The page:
KYD: Know Your Data

June 2019 IT infrastructure, Security Services & Risk Management

It’s no secret that the amount of data in the world is constantly growing and it is becoming increasingly difficult to manage it all. In the security industry there are various solutions offered by vendors that allow one to quickly sift through data and (hopefully) find what you’re looking for.

While the data collected by functions such as access control, intrusion and perimeter solutions are not that large, as more security functions are being integrated with video surveillance, either through video verification or collecting data streams from a number of cameras, the data involved is becoming more problematic.

Solving the problem is not a matter of simply adding more storage. With legislation such as PoPIA and the EU’s GDPR, among other regulations and best governance and compliance practices, organisations need to know what information they have, why they collected it, and they need to adhere to regulations about how long they can or must keep it before deleting it.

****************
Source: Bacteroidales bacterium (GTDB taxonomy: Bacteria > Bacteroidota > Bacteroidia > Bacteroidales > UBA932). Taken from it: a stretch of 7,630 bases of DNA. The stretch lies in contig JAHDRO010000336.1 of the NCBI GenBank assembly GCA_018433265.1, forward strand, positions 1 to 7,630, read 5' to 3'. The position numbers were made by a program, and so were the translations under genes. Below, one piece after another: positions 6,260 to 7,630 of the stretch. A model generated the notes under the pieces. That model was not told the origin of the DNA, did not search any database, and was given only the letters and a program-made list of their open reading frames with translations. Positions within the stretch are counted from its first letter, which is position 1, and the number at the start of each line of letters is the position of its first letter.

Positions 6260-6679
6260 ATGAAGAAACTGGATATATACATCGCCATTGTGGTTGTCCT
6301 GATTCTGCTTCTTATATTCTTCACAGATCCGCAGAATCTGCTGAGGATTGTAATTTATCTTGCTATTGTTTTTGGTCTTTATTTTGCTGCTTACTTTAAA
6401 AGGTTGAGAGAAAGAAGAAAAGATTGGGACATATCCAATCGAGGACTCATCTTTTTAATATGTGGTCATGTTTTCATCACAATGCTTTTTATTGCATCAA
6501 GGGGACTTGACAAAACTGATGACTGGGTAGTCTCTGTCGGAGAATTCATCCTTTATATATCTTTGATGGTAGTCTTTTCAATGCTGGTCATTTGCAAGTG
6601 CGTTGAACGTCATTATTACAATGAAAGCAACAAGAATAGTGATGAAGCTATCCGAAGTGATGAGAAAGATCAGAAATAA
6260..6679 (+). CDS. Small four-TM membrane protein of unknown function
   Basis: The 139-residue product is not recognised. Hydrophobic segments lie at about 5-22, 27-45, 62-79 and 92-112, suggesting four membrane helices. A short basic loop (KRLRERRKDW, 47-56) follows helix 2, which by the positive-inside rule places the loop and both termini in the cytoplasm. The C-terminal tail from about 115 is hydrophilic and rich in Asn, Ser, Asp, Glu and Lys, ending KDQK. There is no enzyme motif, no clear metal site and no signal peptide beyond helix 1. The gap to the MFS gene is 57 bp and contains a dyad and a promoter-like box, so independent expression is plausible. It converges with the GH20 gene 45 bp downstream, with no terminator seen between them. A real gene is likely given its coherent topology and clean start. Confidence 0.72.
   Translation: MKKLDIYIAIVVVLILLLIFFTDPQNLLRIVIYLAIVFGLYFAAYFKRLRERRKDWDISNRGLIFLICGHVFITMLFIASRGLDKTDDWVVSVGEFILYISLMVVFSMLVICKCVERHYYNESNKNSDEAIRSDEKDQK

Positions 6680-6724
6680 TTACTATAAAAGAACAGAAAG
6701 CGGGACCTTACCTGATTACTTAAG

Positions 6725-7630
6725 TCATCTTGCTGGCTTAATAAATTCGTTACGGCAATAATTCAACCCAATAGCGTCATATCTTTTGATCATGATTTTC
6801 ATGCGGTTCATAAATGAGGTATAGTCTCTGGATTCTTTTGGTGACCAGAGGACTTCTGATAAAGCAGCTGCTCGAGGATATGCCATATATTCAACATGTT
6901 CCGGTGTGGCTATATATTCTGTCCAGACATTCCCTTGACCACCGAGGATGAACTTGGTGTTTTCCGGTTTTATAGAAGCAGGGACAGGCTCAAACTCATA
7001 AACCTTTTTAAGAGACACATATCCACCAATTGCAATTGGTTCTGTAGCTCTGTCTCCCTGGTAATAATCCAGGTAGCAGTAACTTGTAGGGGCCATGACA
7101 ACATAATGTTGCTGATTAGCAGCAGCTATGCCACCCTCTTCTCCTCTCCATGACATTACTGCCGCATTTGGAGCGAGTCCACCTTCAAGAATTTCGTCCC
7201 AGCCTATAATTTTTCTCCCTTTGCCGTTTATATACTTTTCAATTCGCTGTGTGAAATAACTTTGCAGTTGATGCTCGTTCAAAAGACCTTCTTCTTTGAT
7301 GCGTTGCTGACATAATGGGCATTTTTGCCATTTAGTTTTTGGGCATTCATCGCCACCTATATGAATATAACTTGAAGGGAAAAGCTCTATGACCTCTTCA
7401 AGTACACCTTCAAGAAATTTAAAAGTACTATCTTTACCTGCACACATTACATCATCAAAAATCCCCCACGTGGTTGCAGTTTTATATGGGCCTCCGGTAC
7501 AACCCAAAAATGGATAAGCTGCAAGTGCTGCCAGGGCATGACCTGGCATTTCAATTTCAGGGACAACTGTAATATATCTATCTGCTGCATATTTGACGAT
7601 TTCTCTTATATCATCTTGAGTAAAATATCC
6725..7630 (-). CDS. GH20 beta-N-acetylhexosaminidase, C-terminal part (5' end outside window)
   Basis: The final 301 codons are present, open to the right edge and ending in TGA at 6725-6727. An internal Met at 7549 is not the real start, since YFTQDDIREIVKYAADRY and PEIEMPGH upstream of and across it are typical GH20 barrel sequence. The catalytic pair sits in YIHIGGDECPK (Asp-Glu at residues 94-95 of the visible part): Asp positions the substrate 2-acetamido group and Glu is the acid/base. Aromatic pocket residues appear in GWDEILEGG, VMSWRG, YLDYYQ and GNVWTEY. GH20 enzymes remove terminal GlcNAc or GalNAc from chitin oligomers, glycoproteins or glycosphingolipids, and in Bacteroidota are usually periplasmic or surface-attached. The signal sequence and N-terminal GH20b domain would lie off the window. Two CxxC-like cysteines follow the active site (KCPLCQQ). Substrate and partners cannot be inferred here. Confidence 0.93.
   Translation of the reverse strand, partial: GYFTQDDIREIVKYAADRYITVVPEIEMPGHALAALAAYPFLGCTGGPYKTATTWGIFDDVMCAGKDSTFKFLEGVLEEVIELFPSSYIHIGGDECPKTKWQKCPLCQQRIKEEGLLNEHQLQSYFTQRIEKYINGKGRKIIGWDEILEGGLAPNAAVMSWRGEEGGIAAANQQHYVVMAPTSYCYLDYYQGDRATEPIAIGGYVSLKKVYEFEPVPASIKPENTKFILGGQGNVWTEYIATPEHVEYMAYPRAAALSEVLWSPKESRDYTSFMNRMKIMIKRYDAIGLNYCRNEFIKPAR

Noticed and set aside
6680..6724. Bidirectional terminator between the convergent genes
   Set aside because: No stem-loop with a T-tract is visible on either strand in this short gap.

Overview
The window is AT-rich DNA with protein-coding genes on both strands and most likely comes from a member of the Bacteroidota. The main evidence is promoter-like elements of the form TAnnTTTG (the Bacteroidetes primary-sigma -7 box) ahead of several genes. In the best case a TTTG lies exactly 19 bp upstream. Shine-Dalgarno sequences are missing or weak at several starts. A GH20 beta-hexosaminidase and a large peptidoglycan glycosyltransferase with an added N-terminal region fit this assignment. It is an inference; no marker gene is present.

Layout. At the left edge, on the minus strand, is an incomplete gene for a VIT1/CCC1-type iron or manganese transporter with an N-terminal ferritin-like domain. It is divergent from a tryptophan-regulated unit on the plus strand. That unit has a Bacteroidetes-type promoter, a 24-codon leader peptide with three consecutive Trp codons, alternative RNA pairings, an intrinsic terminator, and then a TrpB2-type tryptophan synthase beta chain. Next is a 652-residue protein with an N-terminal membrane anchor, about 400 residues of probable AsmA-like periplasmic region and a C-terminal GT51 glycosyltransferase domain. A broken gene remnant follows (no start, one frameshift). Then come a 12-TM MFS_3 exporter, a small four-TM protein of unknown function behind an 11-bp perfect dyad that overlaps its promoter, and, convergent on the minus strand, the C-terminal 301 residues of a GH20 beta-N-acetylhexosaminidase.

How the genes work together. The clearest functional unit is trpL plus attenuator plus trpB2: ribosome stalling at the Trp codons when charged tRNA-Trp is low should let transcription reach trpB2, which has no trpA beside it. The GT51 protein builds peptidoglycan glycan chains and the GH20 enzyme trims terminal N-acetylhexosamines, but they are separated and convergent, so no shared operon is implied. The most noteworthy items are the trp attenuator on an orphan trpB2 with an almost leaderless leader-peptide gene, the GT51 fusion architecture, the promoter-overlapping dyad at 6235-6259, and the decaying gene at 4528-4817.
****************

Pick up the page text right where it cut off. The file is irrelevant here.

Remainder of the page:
This makes things more complicated. And while large enterprises are the ones with the biggest challenge, the same laws apply to smaller companies. If you have five cameras and some form of visitor management at the gate, there are rules about what information you can collect and store, as well as how you store it. The PoPIA legislation, for example, will allow individuals to ask you for all the personal information about them you have stored. If you can’t tell them or try to chase them away, there could be legal implications.

Fortunately, PoPIA seems to be taking a very long time to get all the components in place so there is still time to prepare. GDPR is already in place and although this is a piece of EU legislation, some local companies have already found themselves in trouble because of poor data management.

Data governance is not simply a matter of having a big data store that you index. This is, of course an option, but it will turn out to be an expensive and perhaps unwieldy. In addition, all companies have data with personal or sensitive information stored on paper, from printouts to faxes and perhaps even handwritten notes. And then there’s the issue of continually collecting new data, which nobody seems to be able to avoid.